History behind the Agra Rug
Materials and Textures
Agra rugs made in the early 20th century were usually of a more marketable nature rather than the superb quality of their ancestral counterparts. The carpets produced during the 19th-century are universally valued by both interior designers and collectors. In addition, Agra rugs are distinct and highly acclaimed works of art whose delicate palette of color and fanciful drawings are quite unique among decorative antique carpets. Overall, most 19th-century Agra productions will also be considered as superb art investments.
Today, Agra rugs are one of the, if not the most highly sought after rugs of 19th century India. In terms of production, they were extremely well made, possessing a satisfying amount of weight and durability. Overall, they're viewed as the best Indian rug from the post-Mughal era.
Weaving in Agra can be traced back to the time of the founding of the Mughal Empire, 15th century. The Mughal emperors had a deep affection for Persian art and culture, especially their carpets. As a result, their desire sought to replicate the beauty of the Persian style. The first Mughal Emperor had spent time in exile in Persia and had grown to admire the Persian arts, something the later Emperors remained connected to. The result was a modified style that churned out masterworks of creative endeavor which became the fore-bearers of antique Agra carpets still available today.
Designs and Patterns
Agra carpets combine the grandeur and grace of the well-known Persian antique carpet designs with their own original themes. There can be observed designs of spiraling vines, often combined with small organisms such as birds, elephants, and even people. Developed for the Mughal emperors, a popular Agra carpet design consists of rows of flowers in vases. In turn, this design was embraced by the Persians and can be found in floral Persian carpets. The whole artistic “cross pollination” between these two places, Agra and Persia, carried on until the end of the 19th century. Weavers of Agra were masters at vegetable dyeing and eventually created their own unique palette of color. Profusion of gold combined with soft mid-tone blues are often flaunted. The weavers furthermore used a range of soft rust-reds, pinks, and a quite appealing lavender tone. These combinations of color give many Agra rugs a light, ethereal appearance which is beautiful and stunning in any home.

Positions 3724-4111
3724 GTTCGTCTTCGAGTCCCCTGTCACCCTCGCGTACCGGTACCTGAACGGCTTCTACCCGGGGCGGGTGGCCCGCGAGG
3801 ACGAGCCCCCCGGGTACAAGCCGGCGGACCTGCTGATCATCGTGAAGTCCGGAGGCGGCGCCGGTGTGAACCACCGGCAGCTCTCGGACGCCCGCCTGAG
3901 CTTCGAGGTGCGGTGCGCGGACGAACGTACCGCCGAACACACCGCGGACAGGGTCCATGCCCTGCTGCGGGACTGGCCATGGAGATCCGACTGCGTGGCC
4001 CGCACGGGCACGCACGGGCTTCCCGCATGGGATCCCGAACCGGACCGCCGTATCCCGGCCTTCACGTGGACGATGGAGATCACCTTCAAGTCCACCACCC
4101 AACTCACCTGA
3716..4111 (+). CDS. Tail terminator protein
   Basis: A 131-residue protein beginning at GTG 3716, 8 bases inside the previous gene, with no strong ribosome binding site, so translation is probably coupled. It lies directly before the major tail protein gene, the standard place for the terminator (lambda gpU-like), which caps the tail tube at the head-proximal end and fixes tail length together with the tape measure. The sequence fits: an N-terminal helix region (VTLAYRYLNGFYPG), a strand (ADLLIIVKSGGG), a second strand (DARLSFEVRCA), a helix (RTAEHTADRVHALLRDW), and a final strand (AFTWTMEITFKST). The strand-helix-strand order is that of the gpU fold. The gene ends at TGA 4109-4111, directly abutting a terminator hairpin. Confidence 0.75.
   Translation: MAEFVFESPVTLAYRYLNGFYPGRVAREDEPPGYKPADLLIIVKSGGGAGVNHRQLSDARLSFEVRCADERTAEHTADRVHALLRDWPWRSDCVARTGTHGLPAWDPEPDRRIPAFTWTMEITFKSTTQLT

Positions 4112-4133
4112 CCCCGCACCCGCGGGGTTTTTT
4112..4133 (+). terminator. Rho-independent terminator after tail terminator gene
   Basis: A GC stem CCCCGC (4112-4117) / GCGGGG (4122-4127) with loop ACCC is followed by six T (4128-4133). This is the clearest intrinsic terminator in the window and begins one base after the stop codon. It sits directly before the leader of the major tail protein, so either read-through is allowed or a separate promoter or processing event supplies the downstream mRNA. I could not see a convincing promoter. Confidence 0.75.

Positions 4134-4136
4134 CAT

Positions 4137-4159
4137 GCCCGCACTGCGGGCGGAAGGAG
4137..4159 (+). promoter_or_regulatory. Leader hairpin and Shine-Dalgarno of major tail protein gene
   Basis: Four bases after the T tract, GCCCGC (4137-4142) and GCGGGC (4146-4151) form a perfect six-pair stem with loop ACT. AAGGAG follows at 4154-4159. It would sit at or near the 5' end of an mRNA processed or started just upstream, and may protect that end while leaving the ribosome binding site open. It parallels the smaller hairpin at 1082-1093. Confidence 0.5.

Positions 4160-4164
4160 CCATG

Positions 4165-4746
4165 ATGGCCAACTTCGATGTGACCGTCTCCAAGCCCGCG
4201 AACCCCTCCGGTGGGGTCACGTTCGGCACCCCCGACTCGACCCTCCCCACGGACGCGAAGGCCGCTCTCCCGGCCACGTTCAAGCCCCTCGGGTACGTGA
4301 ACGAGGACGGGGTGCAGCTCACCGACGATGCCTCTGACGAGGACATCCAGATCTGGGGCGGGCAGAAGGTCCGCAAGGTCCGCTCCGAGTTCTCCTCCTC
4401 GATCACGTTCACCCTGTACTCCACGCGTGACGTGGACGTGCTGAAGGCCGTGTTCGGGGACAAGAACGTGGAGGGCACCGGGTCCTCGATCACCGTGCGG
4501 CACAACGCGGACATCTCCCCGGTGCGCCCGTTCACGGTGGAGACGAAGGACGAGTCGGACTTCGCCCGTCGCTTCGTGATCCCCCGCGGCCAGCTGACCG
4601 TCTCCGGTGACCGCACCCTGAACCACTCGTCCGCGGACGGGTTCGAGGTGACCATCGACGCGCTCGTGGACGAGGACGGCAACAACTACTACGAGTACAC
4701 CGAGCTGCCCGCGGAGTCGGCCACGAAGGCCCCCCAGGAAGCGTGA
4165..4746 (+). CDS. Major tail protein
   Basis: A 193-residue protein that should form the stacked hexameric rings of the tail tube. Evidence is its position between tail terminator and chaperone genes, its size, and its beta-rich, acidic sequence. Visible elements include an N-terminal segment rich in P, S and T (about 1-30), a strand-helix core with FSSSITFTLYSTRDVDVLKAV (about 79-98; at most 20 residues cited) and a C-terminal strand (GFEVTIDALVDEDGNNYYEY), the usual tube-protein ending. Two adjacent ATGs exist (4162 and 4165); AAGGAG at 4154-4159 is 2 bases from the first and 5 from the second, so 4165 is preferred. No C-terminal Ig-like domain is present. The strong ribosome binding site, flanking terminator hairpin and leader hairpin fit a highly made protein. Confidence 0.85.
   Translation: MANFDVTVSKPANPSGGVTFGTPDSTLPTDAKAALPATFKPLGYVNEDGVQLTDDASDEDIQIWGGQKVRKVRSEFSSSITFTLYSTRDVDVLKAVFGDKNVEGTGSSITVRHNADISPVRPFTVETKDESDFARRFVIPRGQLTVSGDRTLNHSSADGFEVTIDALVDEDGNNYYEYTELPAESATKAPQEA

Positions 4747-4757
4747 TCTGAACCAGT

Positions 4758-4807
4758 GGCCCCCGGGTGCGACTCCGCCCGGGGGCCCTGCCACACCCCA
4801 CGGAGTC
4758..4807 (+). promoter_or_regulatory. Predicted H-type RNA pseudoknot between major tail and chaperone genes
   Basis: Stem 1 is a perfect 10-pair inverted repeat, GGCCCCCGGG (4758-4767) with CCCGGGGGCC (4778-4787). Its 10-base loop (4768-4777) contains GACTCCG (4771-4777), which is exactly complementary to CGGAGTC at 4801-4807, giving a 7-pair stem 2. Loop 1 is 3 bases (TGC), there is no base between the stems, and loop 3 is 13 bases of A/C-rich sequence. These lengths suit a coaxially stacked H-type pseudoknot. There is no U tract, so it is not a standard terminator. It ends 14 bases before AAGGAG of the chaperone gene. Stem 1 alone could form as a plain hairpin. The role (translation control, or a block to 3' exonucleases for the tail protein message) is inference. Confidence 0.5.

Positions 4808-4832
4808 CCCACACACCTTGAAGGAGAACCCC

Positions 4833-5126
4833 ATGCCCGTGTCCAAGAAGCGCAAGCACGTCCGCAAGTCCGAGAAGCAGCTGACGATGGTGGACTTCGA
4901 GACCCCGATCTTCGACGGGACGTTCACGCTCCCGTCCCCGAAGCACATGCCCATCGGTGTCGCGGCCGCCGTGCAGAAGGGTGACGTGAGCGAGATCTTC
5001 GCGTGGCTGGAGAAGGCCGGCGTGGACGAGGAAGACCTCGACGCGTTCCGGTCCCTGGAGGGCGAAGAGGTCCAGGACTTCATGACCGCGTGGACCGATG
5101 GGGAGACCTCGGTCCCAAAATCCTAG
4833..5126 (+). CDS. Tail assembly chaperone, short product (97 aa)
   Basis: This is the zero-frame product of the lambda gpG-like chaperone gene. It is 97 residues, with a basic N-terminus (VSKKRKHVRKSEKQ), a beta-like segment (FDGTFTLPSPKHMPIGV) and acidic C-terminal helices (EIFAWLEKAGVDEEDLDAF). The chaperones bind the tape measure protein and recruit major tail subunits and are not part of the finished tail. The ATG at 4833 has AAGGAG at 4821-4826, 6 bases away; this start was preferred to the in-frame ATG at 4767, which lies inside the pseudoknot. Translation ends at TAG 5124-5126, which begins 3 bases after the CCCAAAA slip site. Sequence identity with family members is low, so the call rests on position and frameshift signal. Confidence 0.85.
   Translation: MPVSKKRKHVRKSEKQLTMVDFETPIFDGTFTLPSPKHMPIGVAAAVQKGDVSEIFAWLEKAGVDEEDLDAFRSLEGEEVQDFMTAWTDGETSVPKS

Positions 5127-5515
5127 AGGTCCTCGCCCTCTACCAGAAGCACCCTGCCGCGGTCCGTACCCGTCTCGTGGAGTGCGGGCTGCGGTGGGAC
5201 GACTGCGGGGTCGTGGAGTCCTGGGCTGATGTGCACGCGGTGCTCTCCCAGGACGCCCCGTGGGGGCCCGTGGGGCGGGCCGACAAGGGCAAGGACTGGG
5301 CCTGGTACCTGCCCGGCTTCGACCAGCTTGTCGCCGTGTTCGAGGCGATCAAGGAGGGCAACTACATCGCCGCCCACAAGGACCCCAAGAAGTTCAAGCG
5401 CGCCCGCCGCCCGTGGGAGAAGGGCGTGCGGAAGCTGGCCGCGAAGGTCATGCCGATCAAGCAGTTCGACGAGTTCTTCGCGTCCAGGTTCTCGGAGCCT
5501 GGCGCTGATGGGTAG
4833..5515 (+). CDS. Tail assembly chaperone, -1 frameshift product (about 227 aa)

Quite evidently all sizes were produced, with the most common being 9 x 12. Agra rugs were the heaviest Indian rugs of its day and their pile was longer too, creating something long lasting, durable, and most importantly, gorgeous. Today, there are great antique Agra rugs of various large and extra-large sizes, ready to bring elegance and sophistication wherever it ends up calling home. Check out our Agra rugs for sale.